It’s usually best to write with time for reflection.
I often feel like a foreign correspondent reporting from the front line of my own bedroom! The shells of multiple sclerosis (MS) explode within me, and I’m suddenly airlifted into new territory. It’s like being yanked from the street troubles in Belfast to the jungles of the Vietnamese conflict. (American, French, Japanese — take your pick!) A whole different set of complex issues need to be grasped and understood while struggling with your new injury.
The ol’ heat of battle lends immediacy to copy, but standing back — all right, sitting back — allows for analysis.
I was seething.
MS had finally taken away my ability to stand without help.
This might not sound like much, but it was soul-destroying. (OK, I don’t believe in souls, but try finding a better English term. “Angst” doesn’t cut it.) It was far worse than losing my ability to walk, which, toward the end, looked more like the tentative swaying of a parade-leading stilt walker who’d spent the night at the “Animal House” “Toga! Toga! Toga!” party.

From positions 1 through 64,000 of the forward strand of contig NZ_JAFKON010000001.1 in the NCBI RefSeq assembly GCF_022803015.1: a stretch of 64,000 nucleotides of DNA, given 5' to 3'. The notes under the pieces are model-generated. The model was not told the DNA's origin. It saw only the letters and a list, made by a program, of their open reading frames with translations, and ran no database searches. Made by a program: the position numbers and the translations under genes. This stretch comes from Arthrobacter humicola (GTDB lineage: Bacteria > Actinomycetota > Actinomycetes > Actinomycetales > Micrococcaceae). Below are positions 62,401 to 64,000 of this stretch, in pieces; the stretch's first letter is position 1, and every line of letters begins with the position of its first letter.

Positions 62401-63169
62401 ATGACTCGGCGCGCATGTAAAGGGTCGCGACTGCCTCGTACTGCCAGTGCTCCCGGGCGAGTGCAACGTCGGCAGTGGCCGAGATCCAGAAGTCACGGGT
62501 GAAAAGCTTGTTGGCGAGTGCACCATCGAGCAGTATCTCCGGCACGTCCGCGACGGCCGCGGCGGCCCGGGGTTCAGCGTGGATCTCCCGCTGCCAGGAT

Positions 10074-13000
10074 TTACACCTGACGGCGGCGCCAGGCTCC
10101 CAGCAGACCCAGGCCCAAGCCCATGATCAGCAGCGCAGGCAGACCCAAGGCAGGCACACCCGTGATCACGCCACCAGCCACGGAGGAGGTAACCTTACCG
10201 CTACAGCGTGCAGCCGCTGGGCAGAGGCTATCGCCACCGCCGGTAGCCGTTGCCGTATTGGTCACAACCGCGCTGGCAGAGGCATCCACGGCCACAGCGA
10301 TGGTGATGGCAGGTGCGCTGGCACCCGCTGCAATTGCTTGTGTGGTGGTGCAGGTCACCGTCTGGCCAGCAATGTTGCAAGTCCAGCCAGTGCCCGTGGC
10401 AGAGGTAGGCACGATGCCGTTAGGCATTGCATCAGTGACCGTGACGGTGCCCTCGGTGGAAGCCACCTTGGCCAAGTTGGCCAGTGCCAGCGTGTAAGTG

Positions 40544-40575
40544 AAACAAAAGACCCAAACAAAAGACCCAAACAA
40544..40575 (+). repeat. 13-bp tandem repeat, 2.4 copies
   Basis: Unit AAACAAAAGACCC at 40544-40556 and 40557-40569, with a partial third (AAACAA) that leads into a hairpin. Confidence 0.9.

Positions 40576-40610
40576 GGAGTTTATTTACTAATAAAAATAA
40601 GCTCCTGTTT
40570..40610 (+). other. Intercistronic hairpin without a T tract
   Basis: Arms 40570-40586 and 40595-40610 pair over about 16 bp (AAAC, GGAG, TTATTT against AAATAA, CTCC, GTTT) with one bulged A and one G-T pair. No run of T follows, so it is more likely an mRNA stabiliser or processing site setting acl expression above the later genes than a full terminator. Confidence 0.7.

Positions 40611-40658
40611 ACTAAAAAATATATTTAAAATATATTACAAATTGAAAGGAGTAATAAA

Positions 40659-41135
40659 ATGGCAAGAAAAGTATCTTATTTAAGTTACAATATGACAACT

In the days when I played wheelchair tennis, I could still walk a bit, unlike the majority of my comrades. But fatigue and lack of strength usually meant they helped me get into the building. Pushing my sports wheelchair ahead of me was a trifle laborious, especially when I occasionally had some 200 meters to negotiate. The speed humps in the car park acted as my own personal mountain range.
Once in, the others whizzed around. They were disabled, but their arm strength was consequently tremendous. There weren’t any cars — well, maybe not those with four-wheel drive — they couldn’t get into. No disabled toilet they couldn’t hoik themselves onto. There was no speed hump they couldn’t climb.
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